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Proud to serve in nation's Navy

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Proud to serve in nation's Navy

Proud to serve in nation's Navy
The USS Freedom, shown here in 2013, is one of the Navy's littoral combat ships.
Photographer: U.S. Navy/Handout


Do you know anyone who is in the Navy? I do, my grandfather Edward was in the Navy. There are 40 million people who have served in the Navy. The Navy started in 1775.

When he was 16 years old and still in high school, he decided to join the Naval Reserves, which is a force of highly trained men and women available to meet the expanded needs of regular Navy. The reason he joined so young was so he could gain seniority. This allowed him to be in charge of other people.

While on duty, he was stationed on the USS Constellation in San Diego, California. This was a ship that carried aircraft. Aircraft carriers is a special boat that carries airplanes and helicopters. Airplanes and helicopters would launch and land from this ship. After that he was reassigned to River Assault Squadron 15 in Vallejo, California.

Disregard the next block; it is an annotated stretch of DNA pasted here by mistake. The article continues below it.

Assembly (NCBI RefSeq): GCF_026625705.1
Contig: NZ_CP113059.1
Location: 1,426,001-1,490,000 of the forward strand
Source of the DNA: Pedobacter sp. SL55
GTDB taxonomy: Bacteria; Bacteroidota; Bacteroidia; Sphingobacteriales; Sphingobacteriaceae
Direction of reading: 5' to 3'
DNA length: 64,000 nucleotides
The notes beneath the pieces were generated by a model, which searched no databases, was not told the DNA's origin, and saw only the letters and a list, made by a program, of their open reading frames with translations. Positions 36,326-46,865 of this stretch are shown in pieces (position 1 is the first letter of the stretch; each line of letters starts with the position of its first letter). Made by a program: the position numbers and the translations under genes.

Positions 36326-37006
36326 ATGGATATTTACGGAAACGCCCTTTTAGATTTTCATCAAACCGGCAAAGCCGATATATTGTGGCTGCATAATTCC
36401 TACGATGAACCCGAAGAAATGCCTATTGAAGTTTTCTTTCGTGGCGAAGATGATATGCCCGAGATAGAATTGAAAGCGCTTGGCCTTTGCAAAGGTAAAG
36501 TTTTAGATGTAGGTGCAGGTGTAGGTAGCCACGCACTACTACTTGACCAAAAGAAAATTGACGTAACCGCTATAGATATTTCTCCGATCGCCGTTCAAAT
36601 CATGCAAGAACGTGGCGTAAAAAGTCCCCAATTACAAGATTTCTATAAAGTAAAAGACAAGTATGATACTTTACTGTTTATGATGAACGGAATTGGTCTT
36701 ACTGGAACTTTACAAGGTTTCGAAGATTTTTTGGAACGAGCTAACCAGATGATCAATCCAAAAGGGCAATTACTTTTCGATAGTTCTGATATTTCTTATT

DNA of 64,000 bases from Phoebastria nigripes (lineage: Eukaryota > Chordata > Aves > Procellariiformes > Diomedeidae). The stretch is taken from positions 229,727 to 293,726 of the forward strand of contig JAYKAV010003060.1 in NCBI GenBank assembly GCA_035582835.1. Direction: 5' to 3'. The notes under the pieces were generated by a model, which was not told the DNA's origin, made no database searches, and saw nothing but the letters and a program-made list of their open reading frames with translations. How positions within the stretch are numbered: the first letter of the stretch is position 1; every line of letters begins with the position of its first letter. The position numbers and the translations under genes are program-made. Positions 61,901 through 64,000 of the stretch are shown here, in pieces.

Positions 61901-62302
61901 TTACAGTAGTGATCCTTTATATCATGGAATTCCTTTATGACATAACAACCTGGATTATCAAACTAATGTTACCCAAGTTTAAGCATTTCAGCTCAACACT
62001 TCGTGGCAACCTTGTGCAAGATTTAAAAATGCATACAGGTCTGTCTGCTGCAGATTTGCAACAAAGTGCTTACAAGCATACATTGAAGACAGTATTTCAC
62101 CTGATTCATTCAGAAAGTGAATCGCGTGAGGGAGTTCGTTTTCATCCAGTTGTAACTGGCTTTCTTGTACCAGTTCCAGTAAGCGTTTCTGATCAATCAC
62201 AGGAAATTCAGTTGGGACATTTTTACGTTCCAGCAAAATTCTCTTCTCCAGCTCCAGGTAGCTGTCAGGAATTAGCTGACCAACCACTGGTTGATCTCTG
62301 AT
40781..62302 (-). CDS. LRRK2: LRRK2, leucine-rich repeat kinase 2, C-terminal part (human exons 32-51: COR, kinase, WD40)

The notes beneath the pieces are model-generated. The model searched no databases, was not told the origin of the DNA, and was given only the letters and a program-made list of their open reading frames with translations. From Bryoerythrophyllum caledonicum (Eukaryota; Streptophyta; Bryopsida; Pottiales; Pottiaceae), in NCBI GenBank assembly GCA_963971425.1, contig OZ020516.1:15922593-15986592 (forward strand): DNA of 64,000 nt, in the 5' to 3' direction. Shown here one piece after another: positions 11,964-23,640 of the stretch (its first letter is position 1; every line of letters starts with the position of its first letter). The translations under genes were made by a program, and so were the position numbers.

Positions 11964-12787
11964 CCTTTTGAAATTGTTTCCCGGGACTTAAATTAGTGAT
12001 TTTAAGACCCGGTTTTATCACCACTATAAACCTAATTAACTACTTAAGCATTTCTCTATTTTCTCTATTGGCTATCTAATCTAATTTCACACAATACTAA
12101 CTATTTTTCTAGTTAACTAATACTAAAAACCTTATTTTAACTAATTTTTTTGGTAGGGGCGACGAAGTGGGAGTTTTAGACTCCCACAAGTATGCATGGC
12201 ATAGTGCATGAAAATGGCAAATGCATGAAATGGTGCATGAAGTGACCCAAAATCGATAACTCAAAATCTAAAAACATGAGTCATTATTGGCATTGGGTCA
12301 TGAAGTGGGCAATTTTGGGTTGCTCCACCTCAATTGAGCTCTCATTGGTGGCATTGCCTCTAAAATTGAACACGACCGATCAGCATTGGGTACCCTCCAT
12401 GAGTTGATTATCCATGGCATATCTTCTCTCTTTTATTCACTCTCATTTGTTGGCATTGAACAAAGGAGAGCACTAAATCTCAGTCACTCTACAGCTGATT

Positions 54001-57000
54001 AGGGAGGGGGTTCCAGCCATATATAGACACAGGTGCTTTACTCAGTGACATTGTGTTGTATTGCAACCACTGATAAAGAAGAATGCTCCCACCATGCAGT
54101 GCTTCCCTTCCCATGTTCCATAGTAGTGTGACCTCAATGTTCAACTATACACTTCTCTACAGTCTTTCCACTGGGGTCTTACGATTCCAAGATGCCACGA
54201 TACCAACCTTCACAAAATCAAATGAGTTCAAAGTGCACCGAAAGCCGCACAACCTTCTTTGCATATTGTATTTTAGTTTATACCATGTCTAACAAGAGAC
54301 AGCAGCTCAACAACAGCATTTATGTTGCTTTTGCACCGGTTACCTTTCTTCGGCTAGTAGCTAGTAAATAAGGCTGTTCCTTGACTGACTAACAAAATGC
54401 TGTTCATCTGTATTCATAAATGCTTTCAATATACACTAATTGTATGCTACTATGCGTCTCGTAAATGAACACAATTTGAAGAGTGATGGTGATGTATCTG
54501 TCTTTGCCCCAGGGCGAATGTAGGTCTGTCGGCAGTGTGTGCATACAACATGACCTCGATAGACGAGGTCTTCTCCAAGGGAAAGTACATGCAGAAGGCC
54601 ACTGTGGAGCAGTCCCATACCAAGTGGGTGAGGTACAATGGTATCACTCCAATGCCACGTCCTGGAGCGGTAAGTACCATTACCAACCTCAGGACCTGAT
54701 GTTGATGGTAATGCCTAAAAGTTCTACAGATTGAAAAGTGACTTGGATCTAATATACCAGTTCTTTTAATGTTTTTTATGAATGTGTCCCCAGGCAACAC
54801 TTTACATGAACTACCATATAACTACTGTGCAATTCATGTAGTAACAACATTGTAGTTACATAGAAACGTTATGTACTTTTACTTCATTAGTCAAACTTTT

My grandfather said he was in the Vietnam war.

His job while on the U.S.S. Constellation was in the engine room. This was an important job because he was in charge of making sure the engine for the ship ran smoothly. His job on the River Assault boat was Petty Officer in charge of weapons, ammunition and flight deck. For this job, he had to make sure all the weapons were all clean and worked properly. He also had to make sure there was enough ammo.

The Navy is the part of the country’s military that fight on the water using boats.

You can win some awards when you are in the war. He won some awards such as, National Defense Service Medal, Republic Vietnam Campaign Medal, a Purple Heart, Vietnam Service Medal with two Bronze Stars, Combat Action Ribbon, Navy Unit Commendation Ribbon, a Presidential Unit Citation and Empire State Conspicuous Service with V For Valor.

He was awarded these because he did a great job serving our country. The Purple Heart was given to him because he got wounded in action on May 5, 1969.

When you go in the war, you sign up for as long as you want to serve. My grandfather signed up for six years. You can stay in the military for as long as you are able to serve. Some people stay in their whole career.

I am so proud of my grandfather because he risked his live to serve for our country. I am so glad he is still with me today.

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